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The PostgreSQL 9.0 Reference Manual - Volume 2 - Programming Guide
by The PostgreSQL Global Development Group
Paperback (6"x9"), 478 pages
ISBN 9781906966065
RRP £14.95 ($19.95)

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5.14.3 Index Method Support Routines

Strategies aren't usually enough information for the system to figure out how to use an index. In practice, the index methods require additional support routines in order to work. For example, the B-tree index method must be able to compare two keys and determine whether one is greater than, equal to, or less than the other. Similarly, the hash index method must be able to compute hash codes for key values. These operations do not correspond to operators used in qualifications in SQL commands; they are administrative routines used by the index methods, internally.

Just as with strategies, the operator class identifies which specific functions should play each of these roles for a given data type and semantic interpretation. The index method defines the set of functions it needs, and the operator class identifies the correct functions to use by assigning them to the “support function numbers” specified by the index method.

B-trees require a single support function, shown in Table 5-6.

Table 5-6: B-tree Support Functions
Function Support Number
Compare two keys and return an integer less than zero, zero, or greater than zero, indicating whether the first key is less than, equal to, or greater than the second 1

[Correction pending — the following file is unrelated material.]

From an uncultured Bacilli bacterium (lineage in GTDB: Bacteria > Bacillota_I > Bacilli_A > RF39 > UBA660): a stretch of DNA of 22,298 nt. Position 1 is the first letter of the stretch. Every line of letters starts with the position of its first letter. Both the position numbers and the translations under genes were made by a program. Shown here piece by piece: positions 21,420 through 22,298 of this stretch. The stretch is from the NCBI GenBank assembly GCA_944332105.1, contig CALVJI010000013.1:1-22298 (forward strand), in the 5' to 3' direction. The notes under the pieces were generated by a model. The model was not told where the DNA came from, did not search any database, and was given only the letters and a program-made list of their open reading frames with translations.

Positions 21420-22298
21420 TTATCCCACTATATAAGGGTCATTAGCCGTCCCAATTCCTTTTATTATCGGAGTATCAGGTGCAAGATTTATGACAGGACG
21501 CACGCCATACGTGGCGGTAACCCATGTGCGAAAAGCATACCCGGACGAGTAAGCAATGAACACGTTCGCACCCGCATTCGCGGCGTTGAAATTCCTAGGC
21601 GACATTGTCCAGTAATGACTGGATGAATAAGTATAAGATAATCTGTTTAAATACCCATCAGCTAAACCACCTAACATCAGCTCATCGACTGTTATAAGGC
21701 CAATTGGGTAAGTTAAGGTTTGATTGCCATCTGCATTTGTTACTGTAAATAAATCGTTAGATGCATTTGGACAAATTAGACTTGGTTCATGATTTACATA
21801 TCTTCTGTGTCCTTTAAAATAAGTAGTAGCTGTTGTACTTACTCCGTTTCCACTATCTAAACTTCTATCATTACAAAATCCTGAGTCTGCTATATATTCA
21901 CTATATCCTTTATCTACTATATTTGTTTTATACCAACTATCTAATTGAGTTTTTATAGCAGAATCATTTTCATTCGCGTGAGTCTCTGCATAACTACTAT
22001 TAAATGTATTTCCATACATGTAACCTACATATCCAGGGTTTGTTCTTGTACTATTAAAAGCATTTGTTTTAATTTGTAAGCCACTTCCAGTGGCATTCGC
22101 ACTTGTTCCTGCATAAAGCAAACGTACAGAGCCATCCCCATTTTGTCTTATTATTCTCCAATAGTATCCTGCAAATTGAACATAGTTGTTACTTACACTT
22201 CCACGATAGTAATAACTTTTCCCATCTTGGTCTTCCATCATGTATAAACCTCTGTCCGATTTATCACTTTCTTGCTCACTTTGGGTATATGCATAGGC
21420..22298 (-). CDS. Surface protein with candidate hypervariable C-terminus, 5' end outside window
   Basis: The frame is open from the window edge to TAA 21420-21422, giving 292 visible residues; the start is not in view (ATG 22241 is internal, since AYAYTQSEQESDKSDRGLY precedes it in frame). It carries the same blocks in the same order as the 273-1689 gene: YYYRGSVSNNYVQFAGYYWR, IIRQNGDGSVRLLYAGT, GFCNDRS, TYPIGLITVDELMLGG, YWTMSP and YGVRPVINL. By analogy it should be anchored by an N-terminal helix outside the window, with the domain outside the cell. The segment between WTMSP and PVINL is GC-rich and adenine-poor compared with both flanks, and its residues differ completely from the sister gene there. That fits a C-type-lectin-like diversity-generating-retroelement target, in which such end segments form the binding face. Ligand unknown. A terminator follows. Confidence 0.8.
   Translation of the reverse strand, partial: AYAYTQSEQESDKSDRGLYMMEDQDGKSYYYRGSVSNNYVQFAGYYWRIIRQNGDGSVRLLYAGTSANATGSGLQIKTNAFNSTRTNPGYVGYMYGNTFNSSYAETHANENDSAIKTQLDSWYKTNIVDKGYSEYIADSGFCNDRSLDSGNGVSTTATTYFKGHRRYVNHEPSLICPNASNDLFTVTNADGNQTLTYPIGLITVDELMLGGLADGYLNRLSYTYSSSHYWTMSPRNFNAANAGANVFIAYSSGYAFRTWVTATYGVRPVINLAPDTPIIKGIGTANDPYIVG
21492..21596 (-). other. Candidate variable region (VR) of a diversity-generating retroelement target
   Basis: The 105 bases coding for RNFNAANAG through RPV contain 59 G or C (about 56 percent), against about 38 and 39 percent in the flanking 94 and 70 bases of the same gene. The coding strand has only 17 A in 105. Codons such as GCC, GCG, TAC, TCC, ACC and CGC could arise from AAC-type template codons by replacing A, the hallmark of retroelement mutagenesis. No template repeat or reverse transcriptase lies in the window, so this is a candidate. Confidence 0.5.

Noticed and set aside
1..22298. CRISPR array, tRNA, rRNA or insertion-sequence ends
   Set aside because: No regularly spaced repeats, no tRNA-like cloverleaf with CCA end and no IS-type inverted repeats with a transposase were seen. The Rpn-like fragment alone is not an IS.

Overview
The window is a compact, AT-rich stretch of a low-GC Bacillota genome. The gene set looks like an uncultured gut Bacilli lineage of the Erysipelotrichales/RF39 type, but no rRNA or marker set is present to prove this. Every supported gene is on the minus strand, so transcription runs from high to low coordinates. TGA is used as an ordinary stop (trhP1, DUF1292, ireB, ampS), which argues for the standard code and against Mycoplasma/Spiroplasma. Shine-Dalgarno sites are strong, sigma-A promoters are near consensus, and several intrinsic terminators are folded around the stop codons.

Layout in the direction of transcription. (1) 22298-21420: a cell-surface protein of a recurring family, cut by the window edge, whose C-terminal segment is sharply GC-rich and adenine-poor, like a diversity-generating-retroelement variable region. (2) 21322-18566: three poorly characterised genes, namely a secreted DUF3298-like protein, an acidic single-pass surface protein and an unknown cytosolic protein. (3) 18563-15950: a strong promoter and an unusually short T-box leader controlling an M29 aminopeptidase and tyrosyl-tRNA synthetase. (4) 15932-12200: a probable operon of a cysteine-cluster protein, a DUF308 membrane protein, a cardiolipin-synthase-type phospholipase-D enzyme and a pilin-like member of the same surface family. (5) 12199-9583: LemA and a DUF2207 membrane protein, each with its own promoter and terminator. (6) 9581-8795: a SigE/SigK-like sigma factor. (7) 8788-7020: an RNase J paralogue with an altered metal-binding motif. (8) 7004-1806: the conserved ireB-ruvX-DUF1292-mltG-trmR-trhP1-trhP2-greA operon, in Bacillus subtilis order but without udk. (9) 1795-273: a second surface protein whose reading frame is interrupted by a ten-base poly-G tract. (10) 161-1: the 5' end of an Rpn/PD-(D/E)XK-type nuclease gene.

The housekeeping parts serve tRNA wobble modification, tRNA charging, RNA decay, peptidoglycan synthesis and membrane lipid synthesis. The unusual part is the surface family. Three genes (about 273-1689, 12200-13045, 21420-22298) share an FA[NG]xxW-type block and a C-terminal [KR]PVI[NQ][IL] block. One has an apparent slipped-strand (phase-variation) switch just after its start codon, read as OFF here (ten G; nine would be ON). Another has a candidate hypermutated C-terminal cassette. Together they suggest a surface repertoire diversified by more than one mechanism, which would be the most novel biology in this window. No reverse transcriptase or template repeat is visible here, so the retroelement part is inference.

Hash indexes likewise require one support function, shown in Table 5-7.

Table 5-7: Hash Support Functions
Function Support Number
Compute the hash value for a key 1

GiST indexes require seven support functions, shown in Table 5-8.

Table 5-8: GiST Support Functions
Function Support Number
consistent - determine whether key satisfies the query qualifier 1
union - compute union of a set of keys 2
compress - compute a compressed representation of a key or value to be indexed 3
decompress - compute a decompressed representation of a compressed key 4
penalty - compute penalty for inserting new key into subtree with given subtree's key 5
picksplit - determine which entries of a page are to be moved to the new page and compute the union keys for resulting pages 6
equal - compare two keys and return true if they are equal 7

GIN indexes require four support functions, shown in Table 5-9.

Table 5-9: GIN Support Functions
Function Description Support Number
compare compare two keys and return an integer less than zero, zero, or greater than zero, indicating whether the first key is less than, equal to, or greater than the second 1
extractValue extract keys from a value to be indexed 2
extractQuery extract keys from a query condition 3
consistent determine whether value matches query condition 4
comparePartial (optional method) compare partial key from query and key from index, and return an integer less than zero, zero, or greater than zero, indicating whether GIN should ignore this index entry, treat the entry as a match, or stop the index scan 5

Unlike strategy operators, support functions return whichever data type the particular index method expects; for example in the case of the comparison function for B-trees, a signed integer. The number and types of the arguments to each support function are likewise dependent on the index method. For B-tree and hash the support functions take the same input data types as do the operators included in the operator class, but this is not the case for most GIN and GiST support functions.

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